Government admits they need to make changes to Bill C-51
The government admits they need to make modest changes to Bill C-51 - but they should listen to citizens and experts calling for a restart to the bill not tinkering
March 27, 2015: News that the government will admit up to ten amendments to Bill C-51 has been given a cautious welcome by community-based organization OpenMedia, which is campaigning to scrap the bill. However the amendments will not go anywhere near far enough to address serious concerns about the impact the vaguely written bill will have on Canadians’ privacy and democratic rights.
Responding to the news, OpenMedia’s executive director Steve Anderson said: “I am happy to see the government finally admit that Bill C-51 is flawed, and that they are willing to make amendments. Canadians and experts have been clear that the language in this bill is so vague and poorly written that the government needs to restart the process not tinker around the edges. I’m hopeful that the government will now start to have a meaningful dialogue with Canadians on this reckless, dangerous, and ineffective piece of legislation.”
Anderson continued: “Let me be clear about one thing: this would never have happened without over 100,000 people speaking out in one of the largest campaigns in Canadian history. It’s time for the government to go back to the drawing board, and properly consult Canadians, including their own privacy commissioner, about the implications of this bill.”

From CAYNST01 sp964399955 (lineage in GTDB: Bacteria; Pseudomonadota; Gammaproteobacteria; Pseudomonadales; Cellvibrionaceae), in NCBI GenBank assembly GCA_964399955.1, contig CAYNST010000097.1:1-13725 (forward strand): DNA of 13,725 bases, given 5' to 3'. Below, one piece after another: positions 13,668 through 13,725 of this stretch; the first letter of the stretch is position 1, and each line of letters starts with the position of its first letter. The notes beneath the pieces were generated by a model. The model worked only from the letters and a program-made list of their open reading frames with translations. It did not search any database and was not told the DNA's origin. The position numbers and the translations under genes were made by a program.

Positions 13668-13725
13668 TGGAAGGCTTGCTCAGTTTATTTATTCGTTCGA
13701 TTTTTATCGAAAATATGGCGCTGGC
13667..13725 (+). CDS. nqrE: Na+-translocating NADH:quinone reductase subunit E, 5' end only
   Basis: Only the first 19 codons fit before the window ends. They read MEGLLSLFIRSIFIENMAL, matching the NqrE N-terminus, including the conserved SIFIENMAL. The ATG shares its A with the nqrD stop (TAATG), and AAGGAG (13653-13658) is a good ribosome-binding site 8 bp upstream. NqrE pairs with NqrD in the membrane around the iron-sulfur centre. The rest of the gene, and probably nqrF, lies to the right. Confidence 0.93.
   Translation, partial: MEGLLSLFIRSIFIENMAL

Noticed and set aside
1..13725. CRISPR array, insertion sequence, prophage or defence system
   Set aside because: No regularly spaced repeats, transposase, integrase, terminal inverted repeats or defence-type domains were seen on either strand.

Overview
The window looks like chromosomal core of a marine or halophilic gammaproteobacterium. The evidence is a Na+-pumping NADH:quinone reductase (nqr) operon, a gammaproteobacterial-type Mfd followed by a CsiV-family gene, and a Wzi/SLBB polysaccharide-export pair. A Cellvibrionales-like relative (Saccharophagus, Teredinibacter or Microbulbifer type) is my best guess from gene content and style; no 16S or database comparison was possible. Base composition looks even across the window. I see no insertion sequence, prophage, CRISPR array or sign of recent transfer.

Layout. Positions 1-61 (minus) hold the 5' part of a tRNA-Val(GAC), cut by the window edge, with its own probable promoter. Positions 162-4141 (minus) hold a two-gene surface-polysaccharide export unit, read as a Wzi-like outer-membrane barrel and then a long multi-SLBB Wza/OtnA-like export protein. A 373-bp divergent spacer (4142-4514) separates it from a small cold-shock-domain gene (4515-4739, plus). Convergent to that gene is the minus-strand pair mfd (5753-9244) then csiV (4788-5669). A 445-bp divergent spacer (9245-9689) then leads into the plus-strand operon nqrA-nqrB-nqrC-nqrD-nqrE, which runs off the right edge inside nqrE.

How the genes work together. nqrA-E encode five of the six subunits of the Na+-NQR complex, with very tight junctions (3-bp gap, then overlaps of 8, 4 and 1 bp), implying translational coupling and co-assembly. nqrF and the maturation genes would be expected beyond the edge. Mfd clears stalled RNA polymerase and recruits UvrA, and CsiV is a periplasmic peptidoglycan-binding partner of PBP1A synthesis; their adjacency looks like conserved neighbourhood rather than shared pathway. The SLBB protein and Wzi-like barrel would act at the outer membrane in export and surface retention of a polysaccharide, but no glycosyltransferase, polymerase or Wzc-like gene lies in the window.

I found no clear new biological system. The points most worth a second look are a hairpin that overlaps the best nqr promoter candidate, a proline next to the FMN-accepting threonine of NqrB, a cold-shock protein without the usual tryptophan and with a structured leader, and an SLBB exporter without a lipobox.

Full details about the proposed amendments have not been disclosed but according to the CBC, the amendments will:
1. Limit the number of protests that would be subject to the security and surveillance measures set out in the bill.
2. Clarify language to make clear that CSIS agents will not have the power of arrest.
While the full list of amendments have yet to be reported, it looks like the Conservatives have not committed to addressing the following important issues:
1. Parliamentary oversight that is consistent with what our global counterparts have
2. Meaningful judicial safeguards regarding information disclosure on law-abiding Canadians.
3. Several other amendments proposed by experts here.
Considering the huge number of amendments suggested by experts it is unlikely the Conservatives will satisfy those calling for change in Bill C-51.
Until the government commits to a full restart of the legislation Canadians will continue to speak up at: http://StopC51.ca